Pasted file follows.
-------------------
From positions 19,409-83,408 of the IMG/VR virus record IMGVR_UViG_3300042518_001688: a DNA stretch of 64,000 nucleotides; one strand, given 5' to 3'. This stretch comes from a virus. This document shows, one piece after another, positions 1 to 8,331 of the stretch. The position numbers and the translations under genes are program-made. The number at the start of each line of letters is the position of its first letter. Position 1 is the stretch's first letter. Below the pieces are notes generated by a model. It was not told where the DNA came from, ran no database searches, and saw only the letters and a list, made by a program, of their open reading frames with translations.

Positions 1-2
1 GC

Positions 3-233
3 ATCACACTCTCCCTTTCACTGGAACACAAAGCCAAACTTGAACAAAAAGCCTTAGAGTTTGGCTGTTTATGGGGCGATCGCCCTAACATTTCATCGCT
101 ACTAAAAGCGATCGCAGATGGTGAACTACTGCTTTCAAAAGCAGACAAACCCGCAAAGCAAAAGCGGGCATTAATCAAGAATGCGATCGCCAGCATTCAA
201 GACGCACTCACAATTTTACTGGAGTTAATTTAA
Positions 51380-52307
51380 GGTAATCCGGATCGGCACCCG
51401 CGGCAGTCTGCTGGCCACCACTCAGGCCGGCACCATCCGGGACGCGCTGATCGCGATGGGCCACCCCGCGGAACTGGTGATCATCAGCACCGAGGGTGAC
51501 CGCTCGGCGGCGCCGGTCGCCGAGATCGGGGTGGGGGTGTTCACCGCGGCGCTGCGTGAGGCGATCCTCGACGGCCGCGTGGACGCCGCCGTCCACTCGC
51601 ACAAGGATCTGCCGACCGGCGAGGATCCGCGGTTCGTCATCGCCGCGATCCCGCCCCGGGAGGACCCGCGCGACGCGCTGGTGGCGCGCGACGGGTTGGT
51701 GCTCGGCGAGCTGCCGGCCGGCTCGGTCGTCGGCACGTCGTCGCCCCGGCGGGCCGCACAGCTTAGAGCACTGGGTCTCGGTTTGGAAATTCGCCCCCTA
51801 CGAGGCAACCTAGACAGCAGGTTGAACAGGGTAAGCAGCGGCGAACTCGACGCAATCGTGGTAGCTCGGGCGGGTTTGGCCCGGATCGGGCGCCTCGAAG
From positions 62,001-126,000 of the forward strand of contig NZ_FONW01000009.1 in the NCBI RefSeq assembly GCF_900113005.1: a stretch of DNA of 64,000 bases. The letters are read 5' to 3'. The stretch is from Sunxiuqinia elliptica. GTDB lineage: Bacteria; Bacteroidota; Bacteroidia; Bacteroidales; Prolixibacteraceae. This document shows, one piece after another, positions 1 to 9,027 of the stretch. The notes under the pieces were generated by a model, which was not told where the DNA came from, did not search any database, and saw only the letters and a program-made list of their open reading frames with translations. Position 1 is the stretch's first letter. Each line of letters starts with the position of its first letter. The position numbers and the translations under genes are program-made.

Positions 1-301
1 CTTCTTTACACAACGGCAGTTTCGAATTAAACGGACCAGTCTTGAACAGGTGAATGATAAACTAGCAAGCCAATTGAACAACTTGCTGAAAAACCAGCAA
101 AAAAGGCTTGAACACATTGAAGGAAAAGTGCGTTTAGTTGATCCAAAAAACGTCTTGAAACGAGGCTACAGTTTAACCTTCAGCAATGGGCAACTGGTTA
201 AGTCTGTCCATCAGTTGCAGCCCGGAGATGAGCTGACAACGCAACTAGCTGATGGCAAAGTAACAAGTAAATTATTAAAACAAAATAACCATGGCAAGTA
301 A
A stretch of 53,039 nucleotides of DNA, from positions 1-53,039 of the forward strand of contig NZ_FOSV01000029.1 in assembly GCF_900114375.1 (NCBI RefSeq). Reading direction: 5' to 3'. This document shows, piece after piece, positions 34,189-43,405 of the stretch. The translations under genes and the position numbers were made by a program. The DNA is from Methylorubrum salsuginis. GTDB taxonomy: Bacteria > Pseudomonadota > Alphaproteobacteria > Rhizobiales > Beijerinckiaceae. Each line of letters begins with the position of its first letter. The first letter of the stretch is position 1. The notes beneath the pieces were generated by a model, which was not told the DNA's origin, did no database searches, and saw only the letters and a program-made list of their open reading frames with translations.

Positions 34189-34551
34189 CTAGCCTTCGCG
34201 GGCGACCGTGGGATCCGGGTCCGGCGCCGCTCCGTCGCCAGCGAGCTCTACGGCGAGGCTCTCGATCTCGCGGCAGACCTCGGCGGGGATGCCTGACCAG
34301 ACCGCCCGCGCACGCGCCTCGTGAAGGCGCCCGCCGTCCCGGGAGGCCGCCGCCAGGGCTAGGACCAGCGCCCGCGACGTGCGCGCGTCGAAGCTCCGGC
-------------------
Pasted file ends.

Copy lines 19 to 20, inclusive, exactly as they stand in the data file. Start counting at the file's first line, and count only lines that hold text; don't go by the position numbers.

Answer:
201 AGTCTGTCCATCAGTTGCAGCCCGGAGATGAGCTGACAACGCAACTAGCTGATGGCAAAGTAACAAGTAAATTATTAAAACAAAATAACCATGGCAAGTA
301 A